Just A Minute

April 19, 2021
Just A Minute Peel Law Firm

Estimated reading time: 2 minutes

As an injury attorney, we conduct depositions regularly. In a deposition, the deponent is sworn to tell the truth, the whole truth and nothing but the truth.

Each word, including every question and every answer, is taken down by a court reporter. 

In an injury case, the majority of controversy is not usually how the crash actually occurred. By the time of oral discovery, fault is usually established. But, when anyone is describing a crash, I am always struck by how poorly most folks estimate times and distance. 

Real life examples: 

  • Defendant who backed down a driveway several hundred feet, striking a man and dragging his body testifies under oath he only moved  “5-10 feet.” 
  • Plaintiff, who was leaving a dead stop at a four way stop and was hit, testified that it happened really fast after she left the stop sign. “How fast?”  Answer: “It was fast, maybe a minute.”
  • Witness: “How long did you sit at the red light before it changed?” Answer: “5 minutes.”
  • Defendant, pulling out across a wide open highway with great visibility, testified that no one was coming when he pulled away from stop sign, and the other car “just appeared out of nowhere.”

It is clear that “a minute” seems to run far faster to most people than counting off 60 seconds in the childhood way of “One-Mississippi, Two Mississippi…”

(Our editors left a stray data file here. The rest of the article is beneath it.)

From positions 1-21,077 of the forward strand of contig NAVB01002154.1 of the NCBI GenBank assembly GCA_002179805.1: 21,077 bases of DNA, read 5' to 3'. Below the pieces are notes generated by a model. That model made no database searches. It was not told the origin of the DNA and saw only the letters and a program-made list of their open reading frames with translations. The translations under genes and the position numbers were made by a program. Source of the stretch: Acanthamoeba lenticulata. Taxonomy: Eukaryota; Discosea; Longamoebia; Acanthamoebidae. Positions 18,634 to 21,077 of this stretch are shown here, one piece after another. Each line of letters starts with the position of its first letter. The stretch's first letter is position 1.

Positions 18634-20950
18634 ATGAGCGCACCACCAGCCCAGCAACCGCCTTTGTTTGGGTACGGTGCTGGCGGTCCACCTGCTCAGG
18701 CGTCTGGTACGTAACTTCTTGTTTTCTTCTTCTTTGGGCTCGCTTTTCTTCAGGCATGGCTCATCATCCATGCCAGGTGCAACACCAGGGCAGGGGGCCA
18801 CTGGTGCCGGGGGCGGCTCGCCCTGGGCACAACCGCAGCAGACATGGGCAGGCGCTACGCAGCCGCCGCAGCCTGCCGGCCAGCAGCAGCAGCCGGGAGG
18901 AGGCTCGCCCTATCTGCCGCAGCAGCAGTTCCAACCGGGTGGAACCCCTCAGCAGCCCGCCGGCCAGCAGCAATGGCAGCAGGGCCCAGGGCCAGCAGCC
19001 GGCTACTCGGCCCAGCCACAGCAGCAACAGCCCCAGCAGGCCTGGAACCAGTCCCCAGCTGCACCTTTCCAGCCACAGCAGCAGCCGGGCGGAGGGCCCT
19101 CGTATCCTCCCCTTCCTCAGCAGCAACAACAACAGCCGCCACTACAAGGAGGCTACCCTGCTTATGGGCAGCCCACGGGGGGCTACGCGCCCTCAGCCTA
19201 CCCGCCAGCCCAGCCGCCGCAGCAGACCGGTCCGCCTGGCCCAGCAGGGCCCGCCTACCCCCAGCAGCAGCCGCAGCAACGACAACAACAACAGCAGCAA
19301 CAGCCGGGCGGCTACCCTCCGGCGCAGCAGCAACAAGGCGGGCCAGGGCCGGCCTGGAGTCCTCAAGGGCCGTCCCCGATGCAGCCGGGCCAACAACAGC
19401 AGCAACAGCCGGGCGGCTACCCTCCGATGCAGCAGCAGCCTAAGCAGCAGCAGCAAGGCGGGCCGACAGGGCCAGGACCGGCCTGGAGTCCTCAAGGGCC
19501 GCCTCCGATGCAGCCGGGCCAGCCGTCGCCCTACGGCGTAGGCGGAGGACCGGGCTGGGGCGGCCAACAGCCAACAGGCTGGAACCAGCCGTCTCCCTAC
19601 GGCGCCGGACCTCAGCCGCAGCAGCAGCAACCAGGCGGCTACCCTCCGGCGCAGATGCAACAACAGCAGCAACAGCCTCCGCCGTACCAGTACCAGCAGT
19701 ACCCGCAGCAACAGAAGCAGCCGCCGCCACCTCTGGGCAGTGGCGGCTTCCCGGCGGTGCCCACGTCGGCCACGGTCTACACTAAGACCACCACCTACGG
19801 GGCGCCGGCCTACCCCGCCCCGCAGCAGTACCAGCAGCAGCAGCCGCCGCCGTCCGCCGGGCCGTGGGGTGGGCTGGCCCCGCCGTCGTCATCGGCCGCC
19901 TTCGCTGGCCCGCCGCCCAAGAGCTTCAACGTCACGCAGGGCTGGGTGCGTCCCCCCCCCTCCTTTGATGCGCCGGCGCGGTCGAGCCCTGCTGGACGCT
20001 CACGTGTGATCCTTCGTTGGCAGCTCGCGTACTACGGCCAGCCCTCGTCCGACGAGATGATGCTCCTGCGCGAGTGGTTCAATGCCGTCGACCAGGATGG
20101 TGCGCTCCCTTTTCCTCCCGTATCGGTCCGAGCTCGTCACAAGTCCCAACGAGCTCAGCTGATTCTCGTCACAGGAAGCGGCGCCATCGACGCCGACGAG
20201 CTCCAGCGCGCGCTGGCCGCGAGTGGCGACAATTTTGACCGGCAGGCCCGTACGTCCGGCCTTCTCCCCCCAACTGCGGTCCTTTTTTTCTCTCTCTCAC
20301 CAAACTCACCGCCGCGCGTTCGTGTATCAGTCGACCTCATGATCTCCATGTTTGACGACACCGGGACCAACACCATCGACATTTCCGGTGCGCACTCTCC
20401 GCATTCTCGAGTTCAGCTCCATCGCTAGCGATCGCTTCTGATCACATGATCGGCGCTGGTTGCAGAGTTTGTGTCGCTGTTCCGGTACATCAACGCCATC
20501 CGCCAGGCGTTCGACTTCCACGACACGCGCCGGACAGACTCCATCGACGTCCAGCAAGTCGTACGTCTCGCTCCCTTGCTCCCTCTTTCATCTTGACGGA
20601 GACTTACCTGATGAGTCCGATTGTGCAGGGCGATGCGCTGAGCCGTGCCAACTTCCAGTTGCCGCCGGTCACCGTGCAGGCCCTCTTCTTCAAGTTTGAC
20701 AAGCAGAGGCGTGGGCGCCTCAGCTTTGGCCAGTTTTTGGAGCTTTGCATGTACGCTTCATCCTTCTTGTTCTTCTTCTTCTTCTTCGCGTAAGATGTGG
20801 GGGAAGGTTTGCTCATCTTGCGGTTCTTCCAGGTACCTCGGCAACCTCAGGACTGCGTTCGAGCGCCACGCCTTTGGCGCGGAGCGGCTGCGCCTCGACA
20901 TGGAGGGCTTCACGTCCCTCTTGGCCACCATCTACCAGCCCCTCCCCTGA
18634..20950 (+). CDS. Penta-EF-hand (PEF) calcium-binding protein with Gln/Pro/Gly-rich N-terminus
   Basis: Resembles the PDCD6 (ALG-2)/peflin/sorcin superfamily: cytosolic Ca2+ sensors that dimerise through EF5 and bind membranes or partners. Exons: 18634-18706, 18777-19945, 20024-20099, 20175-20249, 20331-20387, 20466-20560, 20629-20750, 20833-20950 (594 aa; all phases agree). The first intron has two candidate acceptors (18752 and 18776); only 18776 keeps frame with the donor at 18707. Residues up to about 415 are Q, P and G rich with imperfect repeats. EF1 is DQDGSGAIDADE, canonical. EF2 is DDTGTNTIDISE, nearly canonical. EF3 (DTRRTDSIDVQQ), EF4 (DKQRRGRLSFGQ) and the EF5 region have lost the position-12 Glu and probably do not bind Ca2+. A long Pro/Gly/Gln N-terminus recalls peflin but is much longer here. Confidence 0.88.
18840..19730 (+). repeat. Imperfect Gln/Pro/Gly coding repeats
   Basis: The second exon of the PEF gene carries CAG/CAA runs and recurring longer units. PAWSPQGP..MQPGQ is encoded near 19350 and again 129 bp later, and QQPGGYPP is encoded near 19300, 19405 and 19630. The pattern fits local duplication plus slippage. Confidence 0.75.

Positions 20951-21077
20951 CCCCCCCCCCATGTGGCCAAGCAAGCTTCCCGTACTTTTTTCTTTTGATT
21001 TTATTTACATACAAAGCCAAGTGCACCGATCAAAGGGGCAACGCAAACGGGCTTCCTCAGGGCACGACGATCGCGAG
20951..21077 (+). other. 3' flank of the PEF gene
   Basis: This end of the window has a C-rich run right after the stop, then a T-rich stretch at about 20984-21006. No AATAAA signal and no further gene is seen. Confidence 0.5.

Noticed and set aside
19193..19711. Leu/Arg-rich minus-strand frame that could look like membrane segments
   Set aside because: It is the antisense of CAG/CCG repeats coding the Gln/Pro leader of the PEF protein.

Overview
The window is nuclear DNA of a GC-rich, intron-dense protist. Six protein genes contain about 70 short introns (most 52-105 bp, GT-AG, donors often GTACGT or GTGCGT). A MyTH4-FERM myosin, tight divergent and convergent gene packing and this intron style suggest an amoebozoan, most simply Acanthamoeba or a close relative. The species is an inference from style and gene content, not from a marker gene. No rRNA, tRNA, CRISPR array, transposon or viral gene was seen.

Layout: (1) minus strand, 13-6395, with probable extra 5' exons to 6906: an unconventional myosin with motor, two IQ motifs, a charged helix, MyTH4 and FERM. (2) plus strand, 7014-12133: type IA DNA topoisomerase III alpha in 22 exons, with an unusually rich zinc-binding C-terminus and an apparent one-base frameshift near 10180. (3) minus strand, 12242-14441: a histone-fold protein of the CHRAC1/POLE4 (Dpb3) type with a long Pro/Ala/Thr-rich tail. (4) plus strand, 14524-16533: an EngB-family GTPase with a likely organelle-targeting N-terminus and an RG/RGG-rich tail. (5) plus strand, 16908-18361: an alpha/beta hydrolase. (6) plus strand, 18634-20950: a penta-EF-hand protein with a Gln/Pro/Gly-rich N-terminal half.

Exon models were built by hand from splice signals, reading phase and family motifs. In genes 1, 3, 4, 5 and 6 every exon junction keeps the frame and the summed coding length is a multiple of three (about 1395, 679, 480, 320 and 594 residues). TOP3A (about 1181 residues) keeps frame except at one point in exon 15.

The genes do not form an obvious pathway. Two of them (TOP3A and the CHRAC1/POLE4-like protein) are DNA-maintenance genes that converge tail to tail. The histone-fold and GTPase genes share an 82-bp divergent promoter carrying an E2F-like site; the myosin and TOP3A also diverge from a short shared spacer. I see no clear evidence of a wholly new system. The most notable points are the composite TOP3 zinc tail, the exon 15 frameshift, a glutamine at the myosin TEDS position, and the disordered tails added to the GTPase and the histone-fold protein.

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No normal red light makes you wait 5 minutes, and it takes a mere few seconds to clear an intersection, and cars do not just “appear.”

While exactitude is not expected, gross generalizations like these can needlessly erode one’s credibility. After all, we all use misleading terms all the time. We say, “Sunrise and Sunset” even though the sun is, of course, not moving; the Earth is. We exaggerate and tell our teens, “If we have told them once, we have told them a million times.”

When your lawyer tells you not to exaggerate or estimate, but be as accurate as possible, this is why. 

Mr. Peel seeks justice for those injured in truck, motorcycle, and car crashes.  He often addresses churches, clubs and groups without charge.  Mr. Peel may be reached through PeelLawFirm.com wherein other articles maybe accessed. 

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